Wednesday, December 07, 2005

Can Books Succeed Where Diplomacy has Failed? One Writer Hopes So
Azar Nafisi wrote Reading Lolita Teheran about her experiences leading a secret reading group for women in her native Iran. Nafisi wants to start a global reading group to encourage understanding and awareness about the importance of human rights, reports the Toronto Globe and Mail.
Nafisi hopes to fight the oppression she fled from by using literature to start a dialogue. "That is the one thing I have always dreamt of, to create this republic of imagination," she tells the Globe and Mail. She hopes that discussing works of literature from all over the world will spark recognition of similarities instead of igniting old differences.
The reading group will meet online, of course and the site will debut early in 2006. Despite the focus on literature, Nafisi makes clear this is a political move. "People think of activism in terms of going to the White House or becoming political every four years, but I think activism is also very actively and consciously supporting a culture of thought and imagination," she said.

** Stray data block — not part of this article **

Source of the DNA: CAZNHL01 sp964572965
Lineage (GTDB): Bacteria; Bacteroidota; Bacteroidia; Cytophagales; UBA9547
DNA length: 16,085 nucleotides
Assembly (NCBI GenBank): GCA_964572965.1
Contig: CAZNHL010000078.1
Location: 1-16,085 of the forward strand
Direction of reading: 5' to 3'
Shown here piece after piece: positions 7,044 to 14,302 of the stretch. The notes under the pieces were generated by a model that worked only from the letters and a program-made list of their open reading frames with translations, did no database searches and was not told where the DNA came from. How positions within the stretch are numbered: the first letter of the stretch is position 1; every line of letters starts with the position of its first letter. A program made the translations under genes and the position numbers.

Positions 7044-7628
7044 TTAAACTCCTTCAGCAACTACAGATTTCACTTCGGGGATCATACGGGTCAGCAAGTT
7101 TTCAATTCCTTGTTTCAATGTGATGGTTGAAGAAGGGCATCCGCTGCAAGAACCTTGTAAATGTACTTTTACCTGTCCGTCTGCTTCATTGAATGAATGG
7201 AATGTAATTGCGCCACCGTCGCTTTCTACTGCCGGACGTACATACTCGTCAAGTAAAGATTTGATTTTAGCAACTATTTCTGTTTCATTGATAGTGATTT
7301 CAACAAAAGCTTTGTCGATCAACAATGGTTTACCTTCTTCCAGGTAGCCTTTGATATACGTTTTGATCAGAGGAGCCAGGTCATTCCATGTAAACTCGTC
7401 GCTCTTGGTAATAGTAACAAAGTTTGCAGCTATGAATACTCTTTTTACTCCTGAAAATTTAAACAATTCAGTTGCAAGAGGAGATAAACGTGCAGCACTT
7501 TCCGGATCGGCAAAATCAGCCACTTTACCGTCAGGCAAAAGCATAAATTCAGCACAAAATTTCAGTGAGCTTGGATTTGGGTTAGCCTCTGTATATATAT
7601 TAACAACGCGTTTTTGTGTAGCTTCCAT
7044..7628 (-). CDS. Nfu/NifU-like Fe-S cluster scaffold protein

Nafisi is a professor at the Johns Hopkins University School of Advanced International Studies and Reading Lolita in Teheran, an international bestseller, is banned in Iran.

Monday, December 05, 2005

Amy Tan, Unplugged
Tan achieved prominence with her first book, The Joy Luck Club in 1989. Now 53, famous and several trips up bestseller lists around the world, she talks to the Guardian about writing, mothers, daughters, loss and her peculiar brand of luck as her latest novel Saving Fish from Drowning, hits the shelves.

Thursday, December 01, 2005

Pinter to Miss Nobel Ceremony
Harold Pinter, the British playwright who was awarded this year's Nobel Prize for Literature, will be unable to attend the December 7 award ceremony due to poor health, reports the BBC.
Pinter, who is 75, has been treated for cancer and doctors have forbidden him to travel, the Nobel Committee announced.
Mr. Pinter has recorded a speech which will be played at the ceremony and publisher Stephen Page will accept the prize on his behalf.